Australia: Should the defendant go to jail for drug supply? Which case won?

Last Updated: 9 October 2019
Article by Peter Schmidt

The Facts

Man arrested for supply of prohibited drugs

In June 2015, a young man was apprehended by police and found to be in possession of a substantial quantity of illegal recreational drugs. This included 17 MDMA tablets, 100 MDA tablets, 338.8 grams of 1,4-butanediol (or "bute", an alternative to GHB), and 1.3728 kilograms of gamma-butyrolactone (GBL), as well as $3,000 in cash.

The man was charged with two counts of supply of a prohibited drug and one count of supply of a commercial quantity of a prohibited drug, along with other offences.

Penalties in NSW for drug supply and commercial drug supply

The maximum penalty for the supply of a prohibited drug is 15 years of imprisonment, and/or a fine of $220,000, while the maximum penalty for commercial drug supply is 20 years of imprisonment, and/or a $385,000 fine.

The offences also carry a standard non-parole period (SNPP) of 10 years. (An SNPP is a reference point for the sentencing judge when determining the minimum time a person must spend behind bars before being eligible to apply for release on parole.)

Defendant's "tragic descent" attracts considerable media attention

The case attracted considerable media attention as a tale of tragic and spectacular fall from grace. The man had been school captain and dux of his school. He had received many awards, including for his involvement in activities promoting drug awareness.

After graduating with degrees in law and communications, he obtained employment as a lawyer, specialising in criminal law. A character reference by a senior partner in the firm where he worked described him as "a diligent and competent lawyer who dedicated his time and his efforts to ensuring his clients were provided with clear legal advice and well represented in Court."

Guilty plea and prison sentence followed by appeal to Court of Criminal Appeal

The man had confessed to police that he had developed an addiction to drugs. At the time of his arrest, he was supplying drugs to a small circle of friends and was regularly using MDMA and ice.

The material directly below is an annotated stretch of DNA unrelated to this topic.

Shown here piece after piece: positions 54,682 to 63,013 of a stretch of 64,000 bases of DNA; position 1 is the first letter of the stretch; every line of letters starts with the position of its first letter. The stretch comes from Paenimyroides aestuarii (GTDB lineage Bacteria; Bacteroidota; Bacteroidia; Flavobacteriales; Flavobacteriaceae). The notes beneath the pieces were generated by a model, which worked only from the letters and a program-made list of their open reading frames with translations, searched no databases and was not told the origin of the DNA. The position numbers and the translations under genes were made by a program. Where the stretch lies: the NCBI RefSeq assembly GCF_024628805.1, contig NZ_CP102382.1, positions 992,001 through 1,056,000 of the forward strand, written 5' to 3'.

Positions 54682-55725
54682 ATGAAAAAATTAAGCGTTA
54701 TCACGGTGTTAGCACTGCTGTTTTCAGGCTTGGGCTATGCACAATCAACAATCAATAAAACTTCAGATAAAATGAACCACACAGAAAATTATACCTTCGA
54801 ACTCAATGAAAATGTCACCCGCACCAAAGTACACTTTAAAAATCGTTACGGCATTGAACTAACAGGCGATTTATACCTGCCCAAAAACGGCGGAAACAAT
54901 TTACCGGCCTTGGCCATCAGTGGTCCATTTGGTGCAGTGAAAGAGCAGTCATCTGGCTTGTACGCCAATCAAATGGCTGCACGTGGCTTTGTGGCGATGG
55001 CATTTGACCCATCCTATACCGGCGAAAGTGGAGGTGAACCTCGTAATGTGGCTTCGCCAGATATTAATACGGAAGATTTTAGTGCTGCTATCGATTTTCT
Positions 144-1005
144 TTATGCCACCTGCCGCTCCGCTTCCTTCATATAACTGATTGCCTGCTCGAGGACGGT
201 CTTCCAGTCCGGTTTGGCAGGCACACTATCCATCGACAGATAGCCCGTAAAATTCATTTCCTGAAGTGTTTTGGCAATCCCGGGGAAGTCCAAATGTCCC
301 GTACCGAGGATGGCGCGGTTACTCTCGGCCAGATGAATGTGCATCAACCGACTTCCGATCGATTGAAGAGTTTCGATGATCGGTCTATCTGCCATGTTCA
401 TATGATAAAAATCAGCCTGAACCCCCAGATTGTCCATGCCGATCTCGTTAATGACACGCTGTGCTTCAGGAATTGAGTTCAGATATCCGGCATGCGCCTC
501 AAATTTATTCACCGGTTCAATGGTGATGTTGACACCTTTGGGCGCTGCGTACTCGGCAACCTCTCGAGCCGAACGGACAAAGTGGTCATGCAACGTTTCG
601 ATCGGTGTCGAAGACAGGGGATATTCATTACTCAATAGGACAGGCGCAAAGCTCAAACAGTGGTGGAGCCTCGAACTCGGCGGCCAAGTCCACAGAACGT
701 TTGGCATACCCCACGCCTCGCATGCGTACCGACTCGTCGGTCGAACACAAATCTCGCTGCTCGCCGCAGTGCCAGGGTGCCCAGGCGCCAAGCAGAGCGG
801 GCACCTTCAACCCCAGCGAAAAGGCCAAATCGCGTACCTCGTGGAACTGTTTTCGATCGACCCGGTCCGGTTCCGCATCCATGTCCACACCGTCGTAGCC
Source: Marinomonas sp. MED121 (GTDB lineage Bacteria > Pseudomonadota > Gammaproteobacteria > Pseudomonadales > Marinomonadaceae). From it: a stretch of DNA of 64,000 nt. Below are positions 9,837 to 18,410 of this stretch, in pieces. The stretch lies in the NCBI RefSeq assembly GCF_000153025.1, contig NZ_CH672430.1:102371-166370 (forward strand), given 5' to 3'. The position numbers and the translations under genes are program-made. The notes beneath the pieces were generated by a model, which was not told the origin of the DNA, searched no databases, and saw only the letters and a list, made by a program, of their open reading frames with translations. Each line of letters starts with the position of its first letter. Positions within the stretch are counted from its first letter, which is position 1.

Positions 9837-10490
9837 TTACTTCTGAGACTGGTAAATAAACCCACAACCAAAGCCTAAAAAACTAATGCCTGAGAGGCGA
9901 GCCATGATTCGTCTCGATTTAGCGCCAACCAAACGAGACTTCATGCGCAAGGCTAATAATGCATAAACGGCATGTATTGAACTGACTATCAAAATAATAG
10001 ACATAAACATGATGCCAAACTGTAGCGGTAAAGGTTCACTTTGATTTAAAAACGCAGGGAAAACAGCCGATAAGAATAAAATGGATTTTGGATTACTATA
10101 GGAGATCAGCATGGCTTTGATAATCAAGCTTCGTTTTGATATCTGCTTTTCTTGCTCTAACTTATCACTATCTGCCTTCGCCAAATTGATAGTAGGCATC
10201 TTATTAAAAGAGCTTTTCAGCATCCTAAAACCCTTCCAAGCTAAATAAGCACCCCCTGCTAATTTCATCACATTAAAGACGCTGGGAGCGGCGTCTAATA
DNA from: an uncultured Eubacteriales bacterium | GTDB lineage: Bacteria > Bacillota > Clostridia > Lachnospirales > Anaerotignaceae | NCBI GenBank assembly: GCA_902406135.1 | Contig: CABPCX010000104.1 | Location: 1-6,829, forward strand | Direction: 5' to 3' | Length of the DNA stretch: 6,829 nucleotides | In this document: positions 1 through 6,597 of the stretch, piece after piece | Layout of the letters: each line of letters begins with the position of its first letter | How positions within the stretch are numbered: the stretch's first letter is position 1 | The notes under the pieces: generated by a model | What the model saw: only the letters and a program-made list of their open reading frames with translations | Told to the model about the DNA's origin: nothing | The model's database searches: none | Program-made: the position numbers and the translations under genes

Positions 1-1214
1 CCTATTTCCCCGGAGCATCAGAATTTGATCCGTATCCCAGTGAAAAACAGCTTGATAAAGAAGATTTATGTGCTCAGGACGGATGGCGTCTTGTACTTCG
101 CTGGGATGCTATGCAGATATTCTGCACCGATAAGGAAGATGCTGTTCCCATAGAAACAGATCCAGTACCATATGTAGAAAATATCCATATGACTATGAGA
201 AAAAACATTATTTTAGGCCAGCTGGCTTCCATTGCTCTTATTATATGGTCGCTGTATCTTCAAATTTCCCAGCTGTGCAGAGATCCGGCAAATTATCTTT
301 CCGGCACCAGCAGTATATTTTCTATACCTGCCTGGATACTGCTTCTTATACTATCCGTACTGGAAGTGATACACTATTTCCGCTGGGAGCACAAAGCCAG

He pleaded guilty to the charges in the District Court of NSW and was sentenced to four years in prison, with a minimum non-parole period of two years. He appealed this sentence in the hope of avoiding imprisonment.

It was up to Court of Criminal Appeal to determine whether or not the sentence was appropriate.

case a - The case for the defendant

case b - The case for the prosecution

  • I was usually a person of good character. This was a one-off incident and totally out of character for me.
  • I pleaded guilty at the earliest possible opportunity, I am genuinely remorseful, I have excellent prospects of rehabilitation and the likelihood of my re-offending is extremely low.
  • As the judge in the District Court acknowledged, my drug supply activities were at the lower end of the scale.
  • The only reason I had such a large quantity of GBL in my possession was that it was much cheaper to buy it in this form than in the normal 2ml quantities.
  • I studied for years to get my qualifications and went into law to do good for others. It is unlikely I will ever be able to practice law again and this is already a crushing punishment for me. The District Court judge did not have sufficient regard to this in the sentencing.
  • The media scrutiny I have endured is also a significant aspect of the punishment I have already received.
  • A sentence of full-time custody would likely nullify the rehabilitation I have achieved to date.
  • The worthwhile and productive life I was living was destroyed when I became addicted to drugs. I am a victim of my own addiction and the court should show leniency in the circumstances.
  • My sentence is manifestly excessive and should be reduced to a non-custodial sentence.
  • The defendant knew what he was doing.
  • He was a criminal lawyer and should have known better.
  • The evidence is clear and unambiguous.
  • The penalty should be heavy in order to act as a general deterrent to the trade in illicit drugs.
  • The defendant was propelled by the all-consuming selfishness that addiction generates to go about supplying drugs to others, thus contributing to the devastation of other lives.
  • The judge did consider the damage to the defendant's career, as he referred to it during the trial when he spoke about the defendant's "tragic descent". In fact, references to the defendant's career permeated the entire proceedings.
  • The media attention which the case attracted was similarly taken into account by the judge.
  • The defendant's circumstances are not "exceptional circumstances" that would call for a decision not to imprison someone with drug charges such as his.
  • The alternatives to imprisonment would be manifestly inadequate for the quantity of drugs involved. The court should confirm the District Court's decision by sentencing the defendant to imprisonment as per the legislation.

So, which case won?

Cast your judgment below to find out

Peter Schmidt
Drug and alcohol offences
Stacks Law Firm

The content of this article is intended to provide a general guide to the subject matter. Specialist advice should be sought about your specific circumstances.

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